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What is Child and Dependent Care Credit?

By Laura Strachan, Esq. on August 02, 2010 | Last updated on March 21, 2019

The ubiquitous back to school campaigns serve as a constant reminder that the end of summer is quickly approaching. One way to help pay for new school supplies is to have the IRS help pay for your summer babysitting expenses. Yes, you heard right. The popular Child and Dependent Care tax credit can help your pocketbook by allowing for dependent care deductions that include summer day camps.

Generally speaking, most types of child day care will qualify for the credit, but there are some notable exceptions. Where summer day camp programs qualify for the credit, an overnight camp does not, according to the Kansas City Star. So yes, those summer day camps that you send your children to can help you save money come tax time. Even camps specializing in a sport or skill (such as soccer camp or computer camp) qualify for the credit. Also, a family day care, home, or church falls under the Child and Depdendent Care credit, but if the taxpayer receives free child or dependent care, then that care will not qualify.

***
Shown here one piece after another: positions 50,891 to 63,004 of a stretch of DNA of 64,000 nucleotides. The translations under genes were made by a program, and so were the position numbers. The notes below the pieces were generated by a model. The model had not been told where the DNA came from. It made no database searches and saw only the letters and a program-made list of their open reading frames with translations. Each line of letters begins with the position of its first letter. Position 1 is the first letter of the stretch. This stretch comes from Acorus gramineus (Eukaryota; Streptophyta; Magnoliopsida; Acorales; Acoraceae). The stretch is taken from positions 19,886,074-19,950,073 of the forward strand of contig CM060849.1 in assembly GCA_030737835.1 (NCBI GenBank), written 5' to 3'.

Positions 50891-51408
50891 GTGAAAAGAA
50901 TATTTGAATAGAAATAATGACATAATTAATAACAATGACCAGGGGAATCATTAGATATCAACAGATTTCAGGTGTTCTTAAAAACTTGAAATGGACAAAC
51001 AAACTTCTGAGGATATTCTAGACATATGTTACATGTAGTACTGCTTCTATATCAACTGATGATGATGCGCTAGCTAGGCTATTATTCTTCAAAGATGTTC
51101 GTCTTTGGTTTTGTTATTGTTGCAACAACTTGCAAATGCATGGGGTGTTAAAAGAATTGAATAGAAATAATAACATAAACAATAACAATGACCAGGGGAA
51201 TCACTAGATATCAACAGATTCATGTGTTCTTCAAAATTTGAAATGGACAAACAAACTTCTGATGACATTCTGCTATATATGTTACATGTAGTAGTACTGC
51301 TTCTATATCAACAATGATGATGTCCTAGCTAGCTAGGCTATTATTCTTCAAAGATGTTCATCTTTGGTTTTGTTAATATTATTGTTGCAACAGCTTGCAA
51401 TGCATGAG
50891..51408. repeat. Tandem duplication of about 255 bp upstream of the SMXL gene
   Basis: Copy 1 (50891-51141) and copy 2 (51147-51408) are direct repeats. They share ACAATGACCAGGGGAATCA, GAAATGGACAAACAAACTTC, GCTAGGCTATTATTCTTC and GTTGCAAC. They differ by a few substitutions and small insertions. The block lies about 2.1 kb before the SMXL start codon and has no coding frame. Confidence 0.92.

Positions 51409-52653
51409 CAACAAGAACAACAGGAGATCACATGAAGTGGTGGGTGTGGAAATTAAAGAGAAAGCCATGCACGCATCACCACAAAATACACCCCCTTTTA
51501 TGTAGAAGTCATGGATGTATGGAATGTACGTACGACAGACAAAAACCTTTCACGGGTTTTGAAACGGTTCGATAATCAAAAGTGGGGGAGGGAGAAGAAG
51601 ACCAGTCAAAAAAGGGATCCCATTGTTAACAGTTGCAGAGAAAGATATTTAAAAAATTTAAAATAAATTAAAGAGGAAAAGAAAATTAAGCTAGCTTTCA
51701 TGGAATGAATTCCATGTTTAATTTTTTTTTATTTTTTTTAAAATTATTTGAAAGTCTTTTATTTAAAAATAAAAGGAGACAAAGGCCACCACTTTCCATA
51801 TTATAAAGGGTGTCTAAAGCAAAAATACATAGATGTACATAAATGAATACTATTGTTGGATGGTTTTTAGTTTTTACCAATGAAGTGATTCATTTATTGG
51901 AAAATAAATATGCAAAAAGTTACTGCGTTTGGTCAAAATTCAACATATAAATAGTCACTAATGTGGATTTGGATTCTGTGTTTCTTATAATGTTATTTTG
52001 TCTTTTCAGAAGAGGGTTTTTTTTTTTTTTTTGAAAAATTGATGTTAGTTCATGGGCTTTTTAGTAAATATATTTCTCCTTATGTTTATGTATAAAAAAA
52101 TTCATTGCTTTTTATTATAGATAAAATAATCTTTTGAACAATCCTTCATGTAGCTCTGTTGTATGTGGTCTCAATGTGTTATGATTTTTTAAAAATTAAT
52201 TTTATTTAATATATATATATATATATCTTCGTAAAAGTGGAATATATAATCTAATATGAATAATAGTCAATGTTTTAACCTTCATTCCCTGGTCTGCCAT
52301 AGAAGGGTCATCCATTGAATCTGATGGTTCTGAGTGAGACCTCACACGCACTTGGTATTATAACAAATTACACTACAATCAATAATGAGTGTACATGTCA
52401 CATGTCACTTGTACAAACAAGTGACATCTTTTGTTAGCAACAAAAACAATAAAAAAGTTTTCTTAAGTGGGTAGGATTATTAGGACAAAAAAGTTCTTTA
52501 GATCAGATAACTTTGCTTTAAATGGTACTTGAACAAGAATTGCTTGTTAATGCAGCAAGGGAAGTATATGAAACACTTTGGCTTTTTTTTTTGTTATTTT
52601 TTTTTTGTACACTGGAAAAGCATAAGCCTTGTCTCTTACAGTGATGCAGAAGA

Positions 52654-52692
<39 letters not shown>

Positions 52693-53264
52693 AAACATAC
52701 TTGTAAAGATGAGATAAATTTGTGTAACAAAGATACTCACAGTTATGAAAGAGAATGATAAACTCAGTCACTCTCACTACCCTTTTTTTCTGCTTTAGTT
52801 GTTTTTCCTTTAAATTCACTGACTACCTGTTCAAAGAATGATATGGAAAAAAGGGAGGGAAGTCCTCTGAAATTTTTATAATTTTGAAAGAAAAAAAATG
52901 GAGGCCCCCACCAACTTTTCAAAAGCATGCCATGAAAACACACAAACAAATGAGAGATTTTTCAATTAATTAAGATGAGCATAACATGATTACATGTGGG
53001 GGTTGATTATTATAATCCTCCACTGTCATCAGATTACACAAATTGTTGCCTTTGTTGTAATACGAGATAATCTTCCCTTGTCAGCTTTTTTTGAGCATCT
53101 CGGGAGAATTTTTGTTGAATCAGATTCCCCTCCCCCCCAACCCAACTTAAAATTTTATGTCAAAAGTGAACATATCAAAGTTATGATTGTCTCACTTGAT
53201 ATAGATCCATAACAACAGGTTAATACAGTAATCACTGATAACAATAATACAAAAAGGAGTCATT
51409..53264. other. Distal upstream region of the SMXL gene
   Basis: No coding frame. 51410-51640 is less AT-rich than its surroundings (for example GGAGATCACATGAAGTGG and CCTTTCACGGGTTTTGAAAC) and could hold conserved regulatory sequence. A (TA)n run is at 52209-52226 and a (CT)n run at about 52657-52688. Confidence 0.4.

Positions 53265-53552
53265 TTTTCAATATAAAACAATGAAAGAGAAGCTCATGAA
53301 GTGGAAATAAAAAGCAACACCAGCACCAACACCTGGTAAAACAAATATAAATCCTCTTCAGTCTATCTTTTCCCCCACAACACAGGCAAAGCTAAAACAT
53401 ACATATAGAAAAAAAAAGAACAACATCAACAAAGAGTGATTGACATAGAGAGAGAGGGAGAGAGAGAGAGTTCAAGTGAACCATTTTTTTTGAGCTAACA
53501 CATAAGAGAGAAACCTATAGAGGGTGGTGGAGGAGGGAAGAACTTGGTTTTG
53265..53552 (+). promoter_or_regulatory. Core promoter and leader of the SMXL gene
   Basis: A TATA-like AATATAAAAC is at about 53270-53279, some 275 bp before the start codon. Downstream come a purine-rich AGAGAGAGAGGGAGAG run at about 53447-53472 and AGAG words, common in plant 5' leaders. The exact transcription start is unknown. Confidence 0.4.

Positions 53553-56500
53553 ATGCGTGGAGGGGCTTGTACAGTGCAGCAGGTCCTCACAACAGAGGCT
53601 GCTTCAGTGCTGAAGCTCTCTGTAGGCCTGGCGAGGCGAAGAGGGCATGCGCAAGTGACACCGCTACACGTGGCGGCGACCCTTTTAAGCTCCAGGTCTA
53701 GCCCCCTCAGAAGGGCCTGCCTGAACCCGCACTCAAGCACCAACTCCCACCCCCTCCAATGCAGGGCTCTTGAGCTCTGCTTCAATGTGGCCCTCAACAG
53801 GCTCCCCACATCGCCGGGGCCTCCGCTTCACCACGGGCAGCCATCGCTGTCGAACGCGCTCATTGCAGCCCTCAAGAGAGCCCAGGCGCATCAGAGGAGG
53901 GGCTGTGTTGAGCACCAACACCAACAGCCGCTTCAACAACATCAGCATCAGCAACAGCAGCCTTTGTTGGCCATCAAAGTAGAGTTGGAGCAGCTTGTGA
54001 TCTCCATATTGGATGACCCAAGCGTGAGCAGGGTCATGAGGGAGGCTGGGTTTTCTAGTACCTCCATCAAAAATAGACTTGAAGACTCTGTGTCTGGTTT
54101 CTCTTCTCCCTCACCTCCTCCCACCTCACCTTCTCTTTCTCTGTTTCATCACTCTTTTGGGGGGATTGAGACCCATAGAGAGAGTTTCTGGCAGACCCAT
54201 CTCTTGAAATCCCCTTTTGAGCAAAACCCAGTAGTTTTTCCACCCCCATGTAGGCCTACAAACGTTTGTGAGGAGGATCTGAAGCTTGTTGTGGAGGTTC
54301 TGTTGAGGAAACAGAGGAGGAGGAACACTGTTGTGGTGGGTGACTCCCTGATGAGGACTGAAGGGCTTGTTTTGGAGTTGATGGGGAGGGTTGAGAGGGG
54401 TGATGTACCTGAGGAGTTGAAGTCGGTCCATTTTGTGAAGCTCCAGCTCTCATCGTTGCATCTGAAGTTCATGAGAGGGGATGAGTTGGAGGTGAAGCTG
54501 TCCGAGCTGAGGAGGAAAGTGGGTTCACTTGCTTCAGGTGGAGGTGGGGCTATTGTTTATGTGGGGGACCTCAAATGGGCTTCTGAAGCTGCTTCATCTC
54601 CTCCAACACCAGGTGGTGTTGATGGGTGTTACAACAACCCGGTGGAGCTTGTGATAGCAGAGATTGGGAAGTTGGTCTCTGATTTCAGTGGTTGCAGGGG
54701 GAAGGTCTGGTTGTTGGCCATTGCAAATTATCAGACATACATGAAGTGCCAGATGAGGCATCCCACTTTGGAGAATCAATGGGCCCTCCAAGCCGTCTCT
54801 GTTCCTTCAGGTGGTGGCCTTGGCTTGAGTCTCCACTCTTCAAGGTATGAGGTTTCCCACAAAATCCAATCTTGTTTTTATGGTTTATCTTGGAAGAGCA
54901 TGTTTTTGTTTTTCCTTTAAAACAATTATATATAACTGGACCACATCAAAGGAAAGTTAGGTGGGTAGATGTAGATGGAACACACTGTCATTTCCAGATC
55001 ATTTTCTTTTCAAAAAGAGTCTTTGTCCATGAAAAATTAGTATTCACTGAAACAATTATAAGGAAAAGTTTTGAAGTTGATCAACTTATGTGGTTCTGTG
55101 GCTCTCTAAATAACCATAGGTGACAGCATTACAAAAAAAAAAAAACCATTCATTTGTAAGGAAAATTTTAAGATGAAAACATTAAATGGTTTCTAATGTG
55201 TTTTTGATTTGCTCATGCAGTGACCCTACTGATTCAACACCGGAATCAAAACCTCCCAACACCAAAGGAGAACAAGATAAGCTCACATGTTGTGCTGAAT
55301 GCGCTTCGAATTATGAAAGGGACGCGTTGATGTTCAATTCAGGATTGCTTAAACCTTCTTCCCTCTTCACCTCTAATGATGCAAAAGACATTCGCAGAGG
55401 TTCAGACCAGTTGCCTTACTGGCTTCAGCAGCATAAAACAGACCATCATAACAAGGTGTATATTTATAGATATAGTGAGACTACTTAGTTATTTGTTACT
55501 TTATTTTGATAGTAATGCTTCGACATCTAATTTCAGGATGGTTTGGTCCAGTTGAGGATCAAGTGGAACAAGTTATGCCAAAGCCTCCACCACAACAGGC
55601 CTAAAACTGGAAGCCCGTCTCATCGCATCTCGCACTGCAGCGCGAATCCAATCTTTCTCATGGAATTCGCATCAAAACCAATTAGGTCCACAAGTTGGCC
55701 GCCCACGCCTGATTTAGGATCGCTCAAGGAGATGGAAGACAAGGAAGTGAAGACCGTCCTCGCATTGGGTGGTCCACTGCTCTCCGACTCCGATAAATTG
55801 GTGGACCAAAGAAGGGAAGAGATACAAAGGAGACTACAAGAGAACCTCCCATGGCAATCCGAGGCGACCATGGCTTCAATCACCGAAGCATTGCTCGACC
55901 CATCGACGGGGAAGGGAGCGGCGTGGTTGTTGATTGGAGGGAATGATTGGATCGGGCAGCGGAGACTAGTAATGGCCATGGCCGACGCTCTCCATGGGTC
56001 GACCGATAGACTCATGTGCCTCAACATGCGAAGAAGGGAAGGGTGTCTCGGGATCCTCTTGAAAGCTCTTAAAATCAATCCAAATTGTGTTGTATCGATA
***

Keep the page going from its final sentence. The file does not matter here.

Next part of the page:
The basic breakdown of the credit allows a taxpayer to claim up to $3,000 for one dependent and $6,000 for two or more qualifying dependents for expenses relating to child care. Too good to be true? Well of course, gross income of a parent (or parents) can serve as a limiting factor. Currently, income cannot exceed $100,000 for a single taxpayer in order to claim the credit. In order to qualify as a dependent, it must be a child 12 years or younger or an adult that is physically or mentally incapable for caring for themselves.

Allowing deductions relating to summer camp is a great way to keep your child and dependent care options open in the summer, and hopefully allow parents to feel expansive rather than limited in their summer options. There is one final step in the equation ... you actually have to take the steps to file for tax credits and deductions. As with other credits and deductions, the IRS does not do this for you, so keep track of these expenses as the time draws closer for accounting for them.

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